By Michael Molitch-Hou | 3D Printing Industry
The Liberty Bell is famous for its crack, and not just the type you find in the park after hours. No, after the bell cracked in the early 19th century, the fissure itself has become an iconic part of the monument. So, when artist Jeff Koons turned to the Maryland-based 3D scanning firm Direct Dimensions to recreate the Liberty Bell, he didn’t want to use the pre-cracked version they had modeled back in 2002-2004. Instead, Koons wanted to recreate the monument as-is, like it or lump it.
In 2006, Koons approached Direct Dimensions to help him make an exact duplicate of the Liberty Bell. It’s now 2014 and the artist and his massive team have finally completed the task of, as Vanity Fair aptly put it, manufacturing “a near-perfect replica of an imperfect object.” Title Liberty Bell, the representation of a representation of the concept of liberty debuted at the Whitney Museum this month.
To recreate the monument, Koons enlisted his team of 128 people, according to VF: “64 in the painting department; 44 in the sculpture department; 10 in the digital department; and 10 in administration”, plus outside specialists, consultants, and MIT’s Center for Bits and Atoms. After hours, the Direct Dimensions team performed scans of the bell, capturing point cloud data to create a 3D model. To achieve accurate detail, the CAD data was handled with a variety of software tools, with some data being so complex as to take up to a year to process.
When he began the endeavor in 2006, it wasn’t feasible to convert a 3D model directly to a computerized milling device, but the technology has improved, allowing German metal-working company Arnold AG to mill a copy of the bell. The wooden yoke that holds the bell was milled by Walla Wall Foundry from red elm harvested and dried by Dan Terbovich, of Horizon Wood. And 18th Century wood finishing experts Olaf Unsoeld and Cornelius van Horne developed a patina to replicate the finish of the original bell.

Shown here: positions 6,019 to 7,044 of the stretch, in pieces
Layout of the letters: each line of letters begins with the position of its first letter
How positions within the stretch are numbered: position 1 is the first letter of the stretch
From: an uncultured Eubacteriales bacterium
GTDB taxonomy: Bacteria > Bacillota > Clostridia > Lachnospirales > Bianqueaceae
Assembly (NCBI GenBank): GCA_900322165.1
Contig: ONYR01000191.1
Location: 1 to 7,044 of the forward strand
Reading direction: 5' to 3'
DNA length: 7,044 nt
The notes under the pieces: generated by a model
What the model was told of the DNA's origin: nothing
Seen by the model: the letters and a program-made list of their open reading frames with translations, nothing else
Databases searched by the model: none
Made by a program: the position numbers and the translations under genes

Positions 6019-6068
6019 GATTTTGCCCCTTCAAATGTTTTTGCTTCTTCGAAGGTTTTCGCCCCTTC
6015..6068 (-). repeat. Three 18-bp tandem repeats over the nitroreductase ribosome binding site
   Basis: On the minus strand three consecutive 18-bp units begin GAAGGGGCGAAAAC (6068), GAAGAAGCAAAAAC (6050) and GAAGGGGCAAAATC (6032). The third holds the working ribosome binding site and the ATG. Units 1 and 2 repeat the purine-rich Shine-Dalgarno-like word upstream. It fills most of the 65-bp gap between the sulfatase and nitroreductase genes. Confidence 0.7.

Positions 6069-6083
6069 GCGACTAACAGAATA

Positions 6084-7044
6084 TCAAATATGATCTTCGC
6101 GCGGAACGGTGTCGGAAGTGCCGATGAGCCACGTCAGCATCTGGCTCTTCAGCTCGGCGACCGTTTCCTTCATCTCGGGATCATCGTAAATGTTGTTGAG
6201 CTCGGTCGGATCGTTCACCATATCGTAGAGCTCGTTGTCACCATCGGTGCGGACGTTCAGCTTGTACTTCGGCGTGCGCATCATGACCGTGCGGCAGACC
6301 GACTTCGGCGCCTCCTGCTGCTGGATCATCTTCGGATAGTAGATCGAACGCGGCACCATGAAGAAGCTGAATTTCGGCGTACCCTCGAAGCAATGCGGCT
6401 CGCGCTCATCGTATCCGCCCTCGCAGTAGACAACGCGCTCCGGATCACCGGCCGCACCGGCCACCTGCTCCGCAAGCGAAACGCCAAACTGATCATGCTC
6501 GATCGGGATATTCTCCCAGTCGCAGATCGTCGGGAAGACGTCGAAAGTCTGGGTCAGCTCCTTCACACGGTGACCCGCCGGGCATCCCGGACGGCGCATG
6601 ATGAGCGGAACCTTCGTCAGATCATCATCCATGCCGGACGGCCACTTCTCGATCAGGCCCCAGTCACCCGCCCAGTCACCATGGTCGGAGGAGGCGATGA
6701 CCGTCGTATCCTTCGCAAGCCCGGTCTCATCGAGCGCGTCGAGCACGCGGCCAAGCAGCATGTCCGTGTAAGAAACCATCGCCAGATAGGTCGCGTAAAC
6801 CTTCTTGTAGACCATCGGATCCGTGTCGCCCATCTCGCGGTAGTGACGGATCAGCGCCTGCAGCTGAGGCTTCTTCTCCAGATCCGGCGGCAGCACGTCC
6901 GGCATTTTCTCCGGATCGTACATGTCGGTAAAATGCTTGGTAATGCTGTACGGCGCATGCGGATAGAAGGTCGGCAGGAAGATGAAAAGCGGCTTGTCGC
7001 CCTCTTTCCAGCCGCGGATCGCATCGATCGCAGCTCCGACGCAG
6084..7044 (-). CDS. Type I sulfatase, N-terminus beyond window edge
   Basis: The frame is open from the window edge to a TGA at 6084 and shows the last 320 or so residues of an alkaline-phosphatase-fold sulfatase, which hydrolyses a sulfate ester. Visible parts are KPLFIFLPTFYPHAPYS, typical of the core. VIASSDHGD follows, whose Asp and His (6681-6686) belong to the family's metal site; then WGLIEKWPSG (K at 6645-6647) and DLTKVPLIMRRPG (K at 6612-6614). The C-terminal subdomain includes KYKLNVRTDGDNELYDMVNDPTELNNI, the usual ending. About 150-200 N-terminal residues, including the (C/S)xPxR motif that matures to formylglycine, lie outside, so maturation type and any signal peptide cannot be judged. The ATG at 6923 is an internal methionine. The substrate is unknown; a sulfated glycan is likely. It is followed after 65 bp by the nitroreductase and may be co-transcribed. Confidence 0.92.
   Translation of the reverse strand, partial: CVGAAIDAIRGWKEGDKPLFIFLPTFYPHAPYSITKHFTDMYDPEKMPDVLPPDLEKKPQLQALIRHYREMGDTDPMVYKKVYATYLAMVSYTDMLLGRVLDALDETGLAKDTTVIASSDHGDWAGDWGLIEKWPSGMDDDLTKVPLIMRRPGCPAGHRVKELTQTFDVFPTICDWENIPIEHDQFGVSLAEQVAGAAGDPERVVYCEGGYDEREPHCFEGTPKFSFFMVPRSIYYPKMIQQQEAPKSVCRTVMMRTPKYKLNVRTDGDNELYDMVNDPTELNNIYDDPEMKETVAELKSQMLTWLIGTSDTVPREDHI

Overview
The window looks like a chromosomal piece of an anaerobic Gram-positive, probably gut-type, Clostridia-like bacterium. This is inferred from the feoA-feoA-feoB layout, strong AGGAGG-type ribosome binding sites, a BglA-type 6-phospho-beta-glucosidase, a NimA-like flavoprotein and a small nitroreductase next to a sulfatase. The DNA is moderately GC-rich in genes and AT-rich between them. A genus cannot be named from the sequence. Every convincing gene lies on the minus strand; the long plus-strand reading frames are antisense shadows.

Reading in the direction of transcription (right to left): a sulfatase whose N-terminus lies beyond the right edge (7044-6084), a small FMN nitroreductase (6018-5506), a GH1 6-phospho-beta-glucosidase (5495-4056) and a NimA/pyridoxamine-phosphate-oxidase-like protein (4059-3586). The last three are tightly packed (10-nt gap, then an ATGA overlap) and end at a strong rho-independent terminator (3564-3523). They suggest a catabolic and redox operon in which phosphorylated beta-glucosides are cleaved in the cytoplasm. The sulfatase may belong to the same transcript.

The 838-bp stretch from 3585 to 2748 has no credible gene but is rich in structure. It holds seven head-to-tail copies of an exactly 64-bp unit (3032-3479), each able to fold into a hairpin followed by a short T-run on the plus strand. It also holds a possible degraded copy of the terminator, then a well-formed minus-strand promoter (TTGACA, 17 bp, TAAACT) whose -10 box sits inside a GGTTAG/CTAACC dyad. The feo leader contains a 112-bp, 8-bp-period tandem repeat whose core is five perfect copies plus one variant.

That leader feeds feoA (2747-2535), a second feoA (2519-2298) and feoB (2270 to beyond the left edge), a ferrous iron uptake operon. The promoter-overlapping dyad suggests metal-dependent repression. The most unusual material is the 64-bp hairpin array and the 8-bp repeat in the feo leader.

In addition to the more obvious components, throughout the monument are a series of metal parts, including an internal structure that could only be studied through historical drawings. To manufacture the 257 metal parts, including the bell’s 100-piece clapper, a wrought-iron blacksmith, Tim Miller, was hired.
Recreating the bell’s patina involved painstaking analysis and painting. The bell’s color composition was broken down into a grid made up of various RGB values, which were then painted with the help of numerous layers of laser-cut stencils and expertly mixed paint. After three layers of paint were applied, a “hand-painter” sharpened the coats of paint with a fine brush.
A pre-assemebled version of Liberty Bell was done in Germany with a high-density foam prototype of the yoke, but the final piece was ultimately put together at the Koons studio in New York.
Most of us would probably have finished our versions in less than a month, though the results would all be papier-mâché and wouldn’t look much like the original. Koons and his team, however, performed this 8-year, highly-detailed recreation as “a moral commitment to the viewer.” Personally, as a viewer, I’m conflicted about the forgery. On the one hand, I like super accurate replicas of real things, as they symbolize, for me, the possibility that life itself is a simulacrum, a copy of a copy of a copy of an original that may never have existed. On the other, I’m not sure if Koons is an artist or more of a director/supervisor who operates a factory of artists working to execute talents that might be better spent elsewhere. But that’s art for ya!
As a viewer, what do you think?
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